The .380ACP has a dedicated following, and rightly so. The compact dimensions of the .380ACP chambered pistols have gotten many law enforcement officers and civilians out of a sticky situation. John Browning created the fantastic .380 ACP for the Colt Model 1908 pocket hammerless semi-automatic pistol.
Loaded with appropriate ammunition, the .380 ACP is a formidable self-defense caliber. The compact size makes the .380 ideal for concealed carry and backup. Ammo loaded with a 90gr FMJ, hollow-point, or Solid copper bullets, traveling at 1,100 ft-ps meets the .380 FBI penetration requirements.
The .380 ACP is available in several pistol configurations and even more ammunition options. Let’s explore if the .380 in its standard form is suitable for self-defense.
Is a .380 Good For Self Defense?
The .380 ACP, also known fondly as the 9mm short, 9mm Browning, 9mm Corto, 9mm Kurtz, and 9mm Browning Court, was introduced in 1908 as a self-defense cartridge. The cartridge is a formidable self-defense caliber despite being slightly shorter than the 9mm Luger.
Both cartridges use the 9mm (0.355 inches) diameter bullet heads. The .380 ACP cartridge length is 0.984 inches (9x17mm) vs. 1.168 inches for the 9mm Luger (9x19mm). Bullet weights for the .380ACP range from the blisteringly fast 45gr RBCD TFSP, which runs at 1,835 ftps, to the 100gr Buffalo +PHC-FN at 1,160 ftps. The most popular bullet weights are 90, 95, and 100gr.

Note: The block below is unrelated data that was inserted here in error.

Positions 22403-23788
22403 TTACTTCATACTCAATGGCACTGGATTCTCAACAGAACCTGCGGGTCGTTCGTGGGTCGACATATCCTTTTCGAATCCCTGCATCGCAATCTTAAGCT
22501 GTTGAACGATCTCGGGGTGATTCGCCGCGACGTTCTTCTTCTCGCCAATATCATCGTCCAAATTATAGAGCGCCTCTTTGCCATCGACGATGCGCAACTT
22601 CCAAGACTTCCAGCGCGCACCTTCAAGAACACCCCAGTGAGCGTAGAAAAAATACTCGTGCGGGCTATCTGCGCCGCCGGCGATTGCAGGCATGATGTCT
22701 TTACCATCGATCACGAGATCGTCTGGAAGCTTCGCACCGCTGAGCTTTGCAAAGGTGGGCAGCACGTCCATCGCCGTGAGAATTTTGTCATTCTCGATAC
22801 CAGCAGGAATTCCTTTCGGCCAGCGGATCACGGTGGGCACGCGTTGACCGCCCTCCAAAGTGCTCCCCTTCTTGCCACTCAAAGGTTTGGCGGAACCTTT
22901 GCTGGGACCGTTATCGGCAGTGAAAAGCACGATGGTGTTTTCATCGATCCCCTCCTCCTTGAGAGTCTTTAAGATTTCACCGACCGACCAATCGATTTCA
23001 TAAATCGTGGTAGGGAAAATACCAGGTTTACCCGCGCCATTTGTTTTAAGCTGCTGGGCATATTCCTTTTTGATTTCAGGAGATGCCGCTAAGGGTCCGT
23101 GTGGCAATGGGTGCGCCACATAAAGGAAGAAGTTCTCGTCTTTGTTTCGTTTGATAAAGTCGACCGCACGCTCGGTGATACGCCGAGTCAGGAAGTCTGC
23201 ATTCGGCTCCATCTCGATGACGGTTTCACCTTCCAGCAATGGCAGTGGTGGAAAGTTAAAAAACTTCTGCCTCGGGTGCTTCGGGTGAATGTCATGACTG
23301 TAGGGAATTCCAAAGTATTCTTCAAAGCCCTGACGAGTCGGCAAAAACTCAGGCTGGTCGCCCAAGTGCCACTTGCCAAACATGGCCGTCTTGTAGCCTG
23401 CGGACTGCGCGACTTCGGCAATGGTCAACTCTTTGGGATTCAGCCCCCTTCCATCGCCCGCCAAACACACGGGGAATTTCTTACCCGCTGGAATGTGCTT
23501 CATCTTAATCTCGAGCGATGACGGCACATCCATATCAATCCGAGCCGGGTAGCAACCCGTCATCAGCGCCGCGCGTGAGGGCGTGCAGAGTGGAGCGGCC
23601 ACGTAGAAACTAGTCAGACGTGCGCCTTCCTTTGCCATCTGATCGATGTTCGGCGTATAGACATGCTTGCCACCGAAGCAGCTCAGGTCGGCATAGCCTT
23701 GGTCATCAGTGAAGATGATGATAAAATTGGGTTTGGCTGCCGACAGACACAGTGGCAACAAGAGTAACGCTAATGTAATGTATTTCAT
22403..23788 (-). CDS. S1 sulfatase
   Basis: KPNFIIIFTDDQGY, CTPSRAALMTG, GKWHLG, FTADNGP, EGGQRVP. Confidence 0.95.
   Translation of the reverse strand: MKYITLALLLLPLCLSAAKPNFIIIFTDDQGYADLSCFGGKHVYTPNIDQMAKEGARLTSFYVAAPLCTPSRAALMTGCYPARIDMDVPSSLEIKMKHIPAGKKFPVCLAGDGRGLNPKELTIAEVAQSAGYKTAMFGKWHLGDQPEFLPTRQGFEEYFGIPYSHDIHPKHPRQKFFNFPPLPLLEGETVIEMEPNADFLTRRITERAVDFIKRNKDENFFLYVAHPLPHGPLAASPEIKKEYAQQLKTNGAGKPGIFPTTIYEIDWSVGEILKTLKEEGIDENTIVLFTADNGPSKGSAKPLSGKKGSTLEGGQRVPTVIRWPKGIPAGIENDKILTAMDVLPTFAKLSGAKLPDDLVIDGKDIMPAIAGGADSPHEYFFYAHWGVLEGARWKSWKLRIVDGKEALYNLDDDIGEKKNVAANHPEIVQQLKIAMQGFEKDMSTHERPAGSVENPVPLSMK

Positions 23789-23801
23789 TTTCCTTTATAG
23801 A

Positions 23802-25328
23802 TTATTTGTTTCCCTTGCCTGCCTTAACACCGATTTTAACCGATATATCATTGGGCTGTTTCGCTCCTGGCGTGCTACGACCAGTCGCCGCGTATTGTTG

The 9mm Luger is slightly more effective than the .380ACP due to the marginally longer case, which allows more propellant to be loaded into the bullet. Bullet weights range from the 60gr RBCD TFCP bullet that travels at 2010ftps to the 124gr Norma Envy FMJ, delivering 1,345 ftps. Most popular is the 124gr bullet weight.
Seeing as volunteers that don’t mind being shot are few and far between, the FBI penetration standards are a solid measurement to use when deciding on the viability of a .380ACP as a self-defense cartridge.
The FBI standard requires the bullet to deliver at least 200ft-lbs energy, 12 inches penetration in ballistic gell after passing through heavy clothing.
Bullet choice is vital with the .380ACP when looking at a self-defense option. Not only do you need to meet the FBI standards to be sure the cartridge will perform well, but you also need to ensure the weapon you’re using reliably feeds the ammo.